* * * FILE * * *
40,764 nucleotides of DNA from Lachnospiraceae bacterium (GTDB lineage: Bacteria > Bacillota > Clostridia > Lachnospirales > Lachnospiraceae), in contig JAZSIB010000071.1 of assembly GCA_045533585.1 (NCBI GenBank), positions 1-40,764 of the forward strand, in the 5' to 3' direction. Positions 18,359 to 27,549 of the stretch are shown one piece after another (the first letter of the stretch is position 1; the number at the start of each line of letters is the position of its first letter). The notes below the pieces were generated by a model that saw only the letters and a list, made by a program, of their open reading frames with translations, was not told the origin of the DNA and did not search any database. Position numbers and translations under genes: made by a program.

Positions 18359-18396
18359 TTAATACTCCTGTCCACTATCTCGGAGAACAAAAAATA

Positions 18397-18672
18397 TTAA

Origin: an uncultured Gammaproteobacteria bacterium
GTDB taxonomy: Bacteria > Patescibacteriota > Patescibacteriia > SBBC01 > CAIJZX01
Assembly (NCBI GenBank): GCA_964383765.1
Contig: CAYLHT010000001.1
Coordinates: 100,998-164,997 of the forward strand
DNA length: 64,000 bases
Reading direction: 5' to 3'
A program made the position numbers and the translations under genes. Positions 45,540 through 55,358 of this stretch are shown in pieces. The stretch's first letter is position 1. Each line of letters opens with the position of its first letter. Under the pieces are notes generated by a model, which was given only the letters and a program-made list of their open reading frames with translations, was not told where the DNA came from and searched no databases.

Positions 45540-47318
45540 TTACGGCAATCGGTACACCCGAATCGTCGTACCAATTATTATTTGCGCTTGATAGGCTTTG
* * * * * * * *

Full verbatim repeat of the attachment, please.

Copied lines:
40,764 nucleotides of DNA from Lachnospiraceae bacterium (GTDB lineage: Bacteria > Bacillota > Clostridia > Lachnospirales > Lachnospiraceae), in contig JAZSIB010000071.1 of assembly GCA_045533585.1 (NCBI GenBank), positions 1-40,764 of the forward strand, in the 5' to 3' direction. Positions 18,359 to 27,549 of the stretch are shown one piece after another (the first letter of the stretch is position 1; the number at the start of each line of letters is the position of its first letter). The notes below the pieces were generated by a model that saw only the letters and a list, made by a program, of their open reading frames with translations, was not told the origin of the DNA and did not search any database. Position numbers and translations under genes: made by a program.

Positions 18359-18396
18359 TTAATACTCCTGTCCACTATCTCGGAGAACAAAAAATA

Positions 18397-18672
18397 TTAA

Origin: an uncultured Gammaproteobacteria bacterium
GTDB taxonomy: Bacteria > Patescibacteriota > Patescibacteriia > SBBC01 > CAIJZX01
Assembly (NCBI GenBank): GCA_964383765.1
Contig: CAYLHT010000001.1
Coordinates: 100,998-164,997 of the forward strand
DNA length: 64,000 bases
Reading direction: 5' to 3'
A program made the position numbers and the translations under genes. Positions 45,540 through 55,358 of this stretch are shown in pieces. The stretch's first letter is position 1. Each line of letters opens with the position of its first letter. Under the pieces are notes generated by a model, which was given only the letters and a program-made list of their open reading frames with translations, was not told where the DNA came from and searched no databases.

Positions 45540-47318
45540 TTACGGCAATCGGTACACCCGAATCGTCGTACCAATTATTATTTGCGCTTGATAGGCTTTG